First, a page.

Main Publications (Link to Google Scholar)

 

Push notifications and risk-taking

The paper investigates the impact of individual attention on investor risk-taking. We analyze a large sample of trading records from a brokerage service that allows its customers to trade contracts-for-differences (CFD), and sends standardized push messages on recent stock performance to its client investors. The advantage of this sample is that it allows us to isolate the "push" messages as individual attention triggers, which we can directly link to the same individuals' risk-taking. A particular advantage of CFD trading is that it allows investors to make use of leverage, which provides us a pure measure of investors' willingness to take risks that is independent of the decision to purchase a particular stock. Leverage is a major catalyst of speculative trading, as it increases the scope of extreme returns, and enables investors to take larger positions than what they can afford with their own capital. We show that investors execute attention-driven trades with higher leverage, compared to their other trades, as well as those of other investors who are not alerted by attention triggers.

The paper investigates the impact of financial penalties on the profitability and stock performance of banks. Using a unique dataset of 671 financial penalties imposed on 68 international listed banks over the period 2007 to 2014, we find a negative relation between financial penalties and pre-tax profitability but no relation with after-tax profitability. This result is explained by tax savings, as banks are allowed to deduct specific financial penalties from their taxable income. Moreover, our empirical analysis of the stock performance shows a positive relation between financial penalties and buy-and-hold returns, indicating that investors are pleased that cases are closed, that the banks successfully manage the consequences of misconduct, and that the financial penalties imposed are smaller than the accrued economic gains from the banks’ misconduct. This argument is supported by the positive abnormal returns accompanying on the announcement of a financial penalty.

The paper studies the impact of the COVID-19 outbreak on investors' trading activities. We show that investors significantly increase their trading activities as the pandemic unfolds, both at the extensive and at the intensive margin. The number of investors who first open a brokerage-account increases, while at the same time established investors increase their average trading activities.

The paper studies the relationship between giving financial advice and the disposition effect on a social trading platform. Our empirical findings suggest that leader traders are more susceptible to the disposition effect than investors who are not being followed by any other trader. Using a difference-in-differences approach, we show that becoming a first-time financial advisor increases the disposition effect. This finding holds for investors who engage in foreign exchange trading and for investors who trade stocks and stock market indices. The increased behavioral bias may be explained by leaders feeling responsible to their followers, by a fear of losing followers when admitting a poor investment decision, or by an attempt by newly appointed leaders to manage their social image and self-image.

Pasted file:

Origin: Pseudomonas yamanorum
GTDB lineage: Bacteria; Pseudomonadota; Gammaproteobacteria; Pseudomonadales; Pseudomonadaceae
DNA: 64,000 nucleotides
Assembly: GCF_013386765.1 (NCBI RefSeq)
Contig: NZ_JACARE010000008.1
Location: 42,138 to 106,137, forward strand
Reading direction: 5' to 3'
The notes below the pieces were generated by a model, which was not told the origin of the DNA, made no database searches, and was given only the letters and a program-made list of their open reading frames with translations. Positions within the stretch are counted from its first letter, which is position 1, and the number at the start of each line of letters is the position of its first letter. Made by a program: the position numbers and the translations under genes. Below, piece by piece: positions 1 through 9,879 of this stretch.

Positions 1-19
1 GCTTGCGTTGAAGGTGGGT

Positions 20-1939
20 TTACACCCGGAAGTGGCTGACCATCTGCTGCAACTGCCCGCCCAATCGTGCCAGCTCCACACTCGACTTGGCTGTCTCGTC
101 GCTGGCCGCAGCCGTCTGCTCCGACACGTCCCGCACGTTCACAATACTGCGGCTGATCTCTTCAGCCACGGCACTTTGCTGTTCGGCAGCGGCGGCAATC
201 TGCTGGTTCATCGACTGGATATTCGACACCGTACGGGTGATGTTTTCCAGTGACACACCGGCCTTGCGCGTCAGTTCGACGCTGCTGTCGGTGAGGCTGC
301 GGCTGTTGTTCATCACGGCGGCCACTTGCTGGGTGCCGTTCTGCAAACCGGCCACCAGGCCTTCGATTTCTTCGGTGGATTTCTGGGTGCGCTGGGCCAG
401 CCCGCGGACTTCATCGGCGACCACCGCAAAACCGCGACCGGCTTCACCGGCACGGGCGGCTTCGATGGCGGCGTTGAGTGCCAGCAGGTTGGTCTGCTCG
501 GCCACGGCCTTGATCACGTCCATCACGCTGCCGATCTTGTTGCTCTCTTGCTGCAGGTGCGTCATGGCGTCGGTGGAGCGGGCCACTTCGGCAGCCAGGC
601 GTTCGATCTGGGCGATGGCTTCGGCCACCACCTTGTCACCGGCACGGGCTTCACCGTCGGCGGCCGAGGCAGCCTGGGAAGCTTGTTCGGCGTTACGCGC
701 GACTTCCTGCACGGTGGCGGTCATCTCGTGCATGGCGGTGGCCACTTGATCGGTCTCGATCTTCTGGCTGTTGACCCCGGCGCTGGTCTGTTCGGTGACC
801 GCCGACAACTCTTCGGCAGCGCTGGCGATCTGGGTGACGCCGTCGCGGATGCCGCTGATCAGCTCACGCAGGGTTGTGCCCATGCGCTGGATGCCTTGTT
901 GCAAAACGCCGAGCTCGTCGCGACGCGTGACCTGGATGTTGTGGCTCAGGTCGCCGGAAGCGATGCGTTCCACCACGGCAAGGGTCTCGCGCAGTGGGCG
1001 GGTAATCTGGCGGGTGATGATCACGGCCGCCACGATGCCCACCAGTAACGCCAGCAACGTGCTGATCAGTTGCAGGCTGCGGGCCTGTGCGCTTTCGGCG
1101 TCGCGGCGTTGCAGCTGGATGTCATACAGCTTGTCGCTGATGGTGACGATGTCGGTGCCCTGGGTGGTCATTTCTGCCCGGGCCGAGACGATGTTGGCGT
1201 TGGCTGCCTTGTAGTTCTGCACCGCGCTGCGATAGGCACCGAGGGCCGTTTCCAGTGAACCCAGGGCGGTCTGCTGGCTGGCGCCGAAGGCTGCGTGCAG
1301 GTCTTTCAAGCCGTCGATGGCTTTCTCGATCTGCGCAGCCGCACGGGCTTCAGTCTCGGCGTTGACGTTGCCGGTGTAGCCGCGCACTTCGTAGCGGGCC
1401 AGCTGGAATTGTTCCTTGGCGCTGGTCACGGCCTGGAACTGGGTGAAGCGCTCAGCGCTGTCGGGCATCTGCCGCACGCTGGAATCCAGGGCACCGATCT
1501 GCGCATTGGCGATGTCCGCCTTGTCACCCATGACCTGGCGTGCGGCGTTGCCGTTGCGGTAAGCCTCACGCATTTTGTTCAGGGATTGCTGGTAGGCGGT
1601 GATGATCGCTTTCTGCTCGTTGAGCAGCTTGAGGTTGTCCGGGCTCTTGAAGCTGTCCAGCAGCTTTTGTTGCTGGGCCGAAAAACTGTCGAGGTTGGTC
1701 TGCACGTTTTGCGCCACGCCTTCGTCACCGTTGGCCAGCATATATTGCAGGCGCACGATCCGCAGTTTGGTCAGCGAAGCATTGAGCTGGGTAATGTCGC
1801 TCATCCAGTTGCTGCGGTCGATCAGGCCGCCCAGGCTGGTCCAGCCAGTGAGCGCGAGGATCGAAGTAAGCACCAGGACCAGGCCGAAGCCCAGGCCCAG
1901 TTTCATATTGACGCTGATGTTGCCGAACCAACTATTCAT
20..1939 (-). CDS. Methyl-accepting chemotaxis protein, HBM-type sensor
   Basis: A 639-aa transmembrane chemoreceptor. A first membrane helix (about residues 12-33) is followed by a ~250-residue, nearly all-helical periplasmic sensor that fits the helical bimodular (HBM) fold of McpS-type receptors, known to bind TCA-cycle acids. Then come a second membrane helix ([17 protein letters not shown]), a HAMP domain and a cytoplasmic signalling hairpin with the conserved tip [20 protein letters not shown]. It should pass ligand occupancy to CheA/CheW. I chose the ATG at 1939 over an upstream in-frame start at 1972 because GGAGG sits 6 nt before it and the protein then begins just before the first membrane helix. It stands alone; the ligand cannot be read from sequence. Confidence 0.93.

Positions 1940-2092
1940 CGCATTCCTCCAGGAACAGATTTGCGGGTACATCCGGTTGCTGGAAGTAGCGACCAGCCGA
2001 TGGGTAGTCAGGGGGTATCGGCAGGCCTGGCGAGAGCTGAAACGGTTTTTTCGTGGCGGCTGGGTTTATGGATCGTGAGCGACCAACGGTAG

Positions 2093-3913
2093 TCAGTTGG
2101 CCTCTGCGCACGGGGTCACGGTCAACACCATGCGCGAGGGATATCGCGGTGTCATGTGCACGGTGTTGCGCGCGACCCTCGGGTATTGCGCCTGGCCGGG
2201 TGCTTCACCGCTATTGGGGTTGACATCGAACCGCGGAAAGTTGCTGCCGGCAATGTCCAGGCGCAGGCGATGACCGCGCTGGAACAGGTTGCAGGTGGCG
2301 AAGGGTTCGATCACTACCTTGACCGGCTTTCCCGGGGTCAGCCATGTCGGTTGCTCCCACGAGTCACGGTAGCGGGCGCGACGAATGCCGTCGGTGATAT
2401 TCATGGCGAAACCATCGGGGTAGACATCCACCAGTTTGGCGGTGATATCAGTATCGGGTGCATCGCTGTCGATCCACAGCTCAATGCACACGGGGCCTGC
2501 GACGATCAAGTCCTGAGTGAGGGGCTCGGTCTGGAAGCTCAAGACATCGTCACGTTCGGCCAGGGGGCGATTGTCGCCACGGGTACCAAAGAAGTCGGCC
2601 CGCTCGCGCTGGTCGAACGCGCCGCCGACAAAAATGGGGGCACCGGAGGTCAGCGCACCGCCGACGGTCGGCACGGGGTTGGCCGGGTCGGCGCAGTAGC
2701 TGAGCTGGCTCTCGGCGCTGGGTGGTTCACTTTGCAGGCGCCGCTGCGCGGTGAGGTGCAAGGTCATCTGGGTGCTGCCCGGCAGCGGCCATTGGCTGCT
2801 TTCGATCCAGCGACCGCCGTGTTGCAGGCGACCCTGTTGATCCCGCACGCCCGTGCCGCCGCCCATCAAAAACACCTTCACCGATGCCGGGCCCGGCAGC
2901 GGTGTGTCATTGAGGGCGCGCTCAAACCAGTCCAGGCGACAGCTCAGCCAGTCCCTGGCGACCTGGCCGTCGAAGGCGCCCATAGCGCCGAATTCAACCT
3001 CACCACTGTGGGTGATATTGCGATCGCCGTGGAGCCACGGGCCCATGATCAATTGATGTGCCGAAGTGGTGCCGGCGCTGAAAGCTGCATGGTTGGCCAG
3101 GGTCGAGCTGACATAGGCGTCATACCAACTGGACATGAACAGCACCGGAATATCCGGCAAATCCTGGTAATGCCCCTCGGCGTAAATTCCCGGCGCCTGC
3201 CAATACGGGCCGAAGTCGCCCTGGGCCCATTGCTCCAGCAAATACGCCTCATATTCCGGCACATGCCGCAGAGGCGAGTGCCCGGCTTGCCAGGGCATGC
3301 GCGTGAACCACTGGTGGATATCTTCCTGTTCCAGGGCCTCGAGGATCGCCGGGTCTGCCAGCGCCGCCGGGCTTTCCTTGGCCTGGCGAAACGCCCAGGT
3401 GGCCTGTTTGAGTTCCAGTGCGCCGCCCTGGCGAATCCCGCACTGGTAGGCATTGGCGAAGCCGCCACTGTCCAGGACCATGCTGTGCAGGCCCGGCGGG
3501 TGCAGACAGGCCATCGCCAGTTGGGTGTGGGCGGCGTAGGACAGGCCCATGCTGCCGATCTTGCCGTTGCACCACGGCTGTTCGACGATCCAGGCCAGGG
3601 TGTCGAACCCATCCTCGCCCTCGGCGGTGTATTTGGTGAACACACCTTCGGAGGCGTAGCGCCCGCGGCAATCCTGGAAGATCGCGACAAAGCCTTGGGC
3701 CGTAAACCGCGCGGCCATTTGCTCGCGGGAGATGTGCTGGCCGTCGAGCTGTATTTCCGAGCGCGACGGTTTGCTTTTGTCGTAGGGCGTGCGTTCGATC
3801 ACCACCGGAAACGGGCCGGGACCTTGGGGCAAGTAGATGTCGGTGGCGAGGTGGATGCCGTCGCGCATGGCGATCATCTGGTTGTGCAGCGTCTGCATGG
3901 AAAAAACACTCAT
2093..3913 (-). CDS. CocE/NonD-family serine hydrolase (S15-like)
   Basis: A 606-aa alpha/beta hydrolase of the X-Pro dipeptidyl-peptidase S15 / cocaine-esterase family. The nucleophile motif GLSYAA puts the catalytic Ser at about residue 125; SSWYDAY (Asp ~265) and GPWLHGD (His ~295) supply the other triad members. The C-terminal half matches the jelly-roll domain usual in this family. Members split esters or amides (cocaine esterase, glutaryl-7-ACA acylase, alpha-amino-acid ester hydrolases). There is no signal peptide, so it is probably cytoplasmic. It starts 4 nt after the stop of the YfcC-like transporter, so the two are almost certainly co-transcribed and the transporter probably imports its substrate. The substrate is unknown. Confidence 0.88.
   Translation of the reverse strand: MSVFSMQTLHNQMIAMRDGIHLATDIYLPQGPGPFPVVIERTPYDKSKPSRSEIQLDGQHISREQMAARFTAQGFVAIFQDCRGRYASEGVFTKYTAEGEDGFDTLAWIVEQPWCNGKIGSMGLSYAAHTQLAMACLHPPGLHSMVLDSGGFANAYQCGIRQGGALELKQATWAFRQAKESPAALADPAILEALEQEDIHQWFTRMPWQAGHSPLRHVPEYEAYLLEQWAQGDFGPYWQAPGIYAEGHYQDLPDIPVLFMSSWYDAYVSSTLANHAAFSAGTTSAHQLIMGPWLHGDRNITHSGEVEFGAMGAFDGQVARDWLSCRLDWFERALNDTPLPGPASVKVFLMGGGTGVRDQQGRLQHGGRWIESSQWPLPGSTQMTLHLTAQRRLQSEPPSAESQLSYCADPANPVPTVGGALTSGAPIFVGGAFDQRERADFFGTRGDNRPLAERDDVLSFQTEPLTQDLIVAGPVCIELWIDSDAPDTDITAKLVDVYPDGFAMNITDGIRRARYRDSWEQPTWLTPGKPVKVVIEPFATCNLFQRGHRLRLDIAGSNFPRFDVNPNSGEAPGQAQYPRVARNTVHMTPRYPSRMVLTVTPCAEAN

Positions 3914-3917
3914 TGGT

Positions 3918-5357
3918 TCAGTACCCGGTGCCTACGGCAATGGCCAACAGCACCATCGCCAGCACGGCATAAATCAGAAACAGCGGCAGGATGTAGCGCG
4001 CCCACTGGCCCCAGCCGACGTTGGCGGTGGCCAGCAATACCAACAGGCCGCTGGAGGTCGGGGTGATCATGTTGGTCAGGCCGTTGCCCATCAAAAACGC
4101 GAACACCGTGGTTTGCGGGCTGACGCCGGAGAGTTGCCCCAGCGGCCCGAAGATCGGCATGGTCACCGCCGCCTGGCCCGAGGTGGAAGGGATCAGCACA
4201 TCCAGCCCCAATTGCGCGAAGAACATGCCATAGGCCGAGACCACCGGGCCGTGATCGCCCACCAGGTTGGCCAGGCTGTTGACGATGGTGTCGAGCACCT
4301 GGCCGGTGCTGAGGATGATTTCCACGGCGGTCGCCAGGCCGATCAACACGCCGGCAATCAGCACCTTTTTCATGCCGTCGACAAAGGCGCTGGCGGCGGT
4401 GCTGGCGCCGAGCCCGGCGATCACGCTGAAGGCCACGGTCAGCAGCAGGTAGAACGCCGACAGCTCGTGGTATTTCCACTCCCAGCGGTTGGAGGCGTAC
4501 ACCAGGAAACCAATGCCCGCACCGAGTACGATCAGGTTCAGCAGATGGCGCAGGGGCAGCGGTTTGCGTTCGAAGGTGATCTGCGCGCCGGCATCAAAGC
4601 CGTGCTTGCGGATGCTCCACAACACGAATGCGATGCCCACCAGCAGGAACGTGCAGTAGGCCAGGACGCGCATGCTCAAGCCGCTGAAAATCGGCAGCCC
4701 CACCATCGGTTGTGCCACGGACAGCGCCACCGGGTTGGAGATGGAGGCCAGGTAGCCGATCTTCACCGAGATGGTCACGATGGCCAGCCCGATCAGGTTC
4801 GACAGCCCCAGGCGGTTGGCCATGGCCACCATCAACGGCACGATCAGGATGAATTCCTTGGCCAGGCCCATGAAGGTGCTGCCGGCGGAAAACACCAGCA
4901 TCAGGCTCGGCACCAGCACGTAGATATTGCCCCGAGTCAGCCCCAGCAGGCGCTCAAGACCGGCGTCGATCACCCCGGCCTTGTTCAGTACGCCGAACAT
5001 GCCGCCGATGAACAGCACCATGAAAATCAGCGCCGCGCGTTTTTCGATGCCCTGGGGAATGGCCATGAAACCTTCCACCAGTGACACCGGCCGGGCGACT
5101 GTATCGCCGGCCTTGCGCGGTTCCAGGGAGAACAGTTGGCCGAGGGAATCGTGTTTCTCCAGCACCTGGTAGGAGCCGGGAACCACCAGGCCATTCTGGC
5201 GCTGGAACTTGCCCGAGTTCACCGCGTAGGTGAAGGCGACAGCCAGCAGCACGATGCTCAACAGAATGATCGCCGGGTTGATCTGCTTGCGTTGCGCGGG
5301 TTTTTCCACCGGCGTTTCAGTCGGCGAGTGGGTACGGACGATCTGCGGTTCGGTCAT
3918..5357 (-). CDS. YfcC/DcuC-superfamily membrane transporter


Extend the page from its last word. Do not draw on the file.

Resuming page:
The paper studies pricing and issuance dependencies among different types of structured financial products (SFPs). Our study provides evidence of cross‐pricing between products with complementary payoff profiles. Such dependencies may be explained by issuers’ efforts to generate order flow for products that supplement their current SFP risk exposure. Additionally, we observe issuance patterns in line with the argument that issuers exploit the complementarity payout profiles when bringing SFPs to market. Our study emphasizes cross‐pricing from a perspective not previously considered in the literature.

 

 


Research on Investor Trading Behavior

Trading activities

Using brokerage data, I study the trading behavior of retail investors and how retail investors adjust their trading activities in response to new brokerage-features (for example push notifications in Arnold et al., 2021) or due to external shocks such as the COVID-19 outbreak (Ortmann et al., 2020) or terrorist activity (Hasso et al., 2020).

 


Research on Social Trading

 

In my research on social trading I study the interaction-based relations of traders from a large social trading platform and how the behavior of investors changes due to social interactions.

 

 

 


Research on Banking, Financial Penalties, and Regulation

My research studies the effects of financial penalties as well as bank capital, regulation, and supervision on the stock performance and systemic risk of global banks. For example, in Köster and Pelster (2017), we show that announcements of financial penalties are accompanied with increased stock performance. more

 

 

 


Dependency Structures and Their Implications for Asset Pricing

This project is concerned with the implications of dependency structures on asset pricing. Pelster and Vilsmeier (2018) considers the importance of (non-linear) dependency structures in asset pricing for the case of CDS contracts and shows that CDS price dynamics can be mainly explained by factors describing firms' sensitivity to extreme market movements. Pelster and Schertler (2019) show that, beyond conventional hedging, issuers of structured financial products exploit cross-pricing and cross-issuance of warrants and discount certificates as risk management tools.

 


Other Publications